What would he have said to Trump? “I would have said something like, ‘Hey, nice to see you. Now, let me ask you: What gives you the right to make fun of a human who is less fortunate, physically, than you are?’ And maybe that’s where it would have ended,” Letterman said. “Because I don’t know anything about politics. I don’t know anything about trade agreements. I don’t know anything about China devaluing the yuan. But if you see somebody who’s not behaving like any other human you’ve known, that means something. They need an appointment with a psychiatrist. They need a diagnosis and they need a prescription.”
Letterman likely would not have been more than a small obstacle in Trump’s bid for the White House, but, in his own words, he “would have gone to work” on him. Trump’s previous appearances with Letterman prove that to be true. Here are five of the most memorable:
5. “You act like you’re running for something.”
When Trump appeared on Late Night 30 years ago, Letterman was incessantly inquisitive about the businessman’s financial standings. When asked what “kind of a hit” would cause Trump to “take a drink,” he said, “Hopefully, David, I wouldn’t be in a position where I’d have to take that kind of thing.” Letterman then told Trump to relax because he wasn’t running for anything. Trump is then asked by Letterman if he would run for president at some point. Trump said he doubts he would.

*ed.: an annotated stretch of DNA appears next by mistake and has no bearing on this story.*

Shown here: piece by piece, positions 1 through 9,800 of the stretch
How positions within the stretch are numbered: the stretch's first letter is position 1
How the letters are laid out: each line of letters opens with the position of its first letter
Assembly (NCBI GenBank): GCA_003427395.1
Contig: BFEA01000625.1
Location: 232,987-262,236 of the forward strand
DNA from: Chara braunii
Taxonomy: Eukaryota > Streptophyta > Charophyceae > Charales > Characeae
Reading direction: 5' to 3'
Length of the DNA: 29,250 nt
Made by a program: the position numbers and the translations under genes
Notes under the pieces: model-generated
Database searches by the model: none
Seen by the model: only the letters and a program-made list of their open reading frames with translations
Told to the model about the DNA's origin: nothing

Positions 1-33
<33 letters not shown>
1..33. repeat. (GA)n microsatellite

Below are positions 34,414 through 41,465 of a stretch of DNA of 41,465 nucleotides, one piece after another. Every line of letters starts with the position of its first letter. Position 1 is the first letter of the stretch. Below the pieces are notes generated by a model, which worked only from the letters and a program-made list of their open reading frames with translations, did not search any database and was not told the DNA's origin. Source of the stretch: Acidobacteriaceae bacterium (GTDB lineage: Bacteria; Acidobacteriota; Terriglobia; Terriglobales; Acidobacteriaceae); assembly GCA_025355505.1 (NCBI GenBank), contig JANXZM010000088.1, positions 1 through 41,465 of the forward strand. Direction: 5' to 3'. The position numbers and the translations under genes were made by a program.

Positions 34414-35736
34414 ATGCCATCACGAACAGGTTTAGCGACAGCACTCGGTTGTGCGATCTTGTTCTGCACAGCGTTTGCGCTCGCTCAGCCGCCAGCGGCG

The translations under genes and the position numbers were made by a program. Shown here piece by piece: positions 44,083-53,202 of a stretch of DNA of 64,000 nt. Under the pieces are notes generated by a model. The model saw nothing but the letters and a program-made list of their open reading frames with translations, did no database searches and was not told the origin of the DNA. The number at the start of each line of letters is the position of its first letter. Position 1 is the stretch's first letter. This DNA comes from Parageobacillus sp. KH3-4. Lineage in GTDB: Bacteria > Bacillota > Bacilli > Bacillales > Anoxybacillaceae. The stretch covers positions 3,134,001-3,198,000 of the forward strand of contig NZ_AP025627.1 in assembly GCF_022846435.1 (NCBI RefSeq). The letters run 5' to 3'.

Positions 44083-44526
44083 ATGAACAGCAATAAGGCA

Another interesting quote from the interview:
Letterman: “It seems to me you are dying to get to some public platform to superimpose those feelings upon the American awareness.” Trump: “I would like to have the feelings known and let somebody else do it.”
4. Trump’s 2000 presidential run
When Trump announced his presidential candidacy in 1999, Letterman and his writers were quick to compile a list of the “Top 10 Donald Trump Campaign Slogans,” which included “He’ll give this country the same attention he gives his flimsy, poorly-constructed apartment buildings” and “Because he really needs to boost his self-esteem.”
3. “He’s just a dope.”
In 2012, Letterman said Trump’s then-criticism of Barack Obama was racist. Trump then demanded the host apologize. So Letterman went on air and addressed the issue.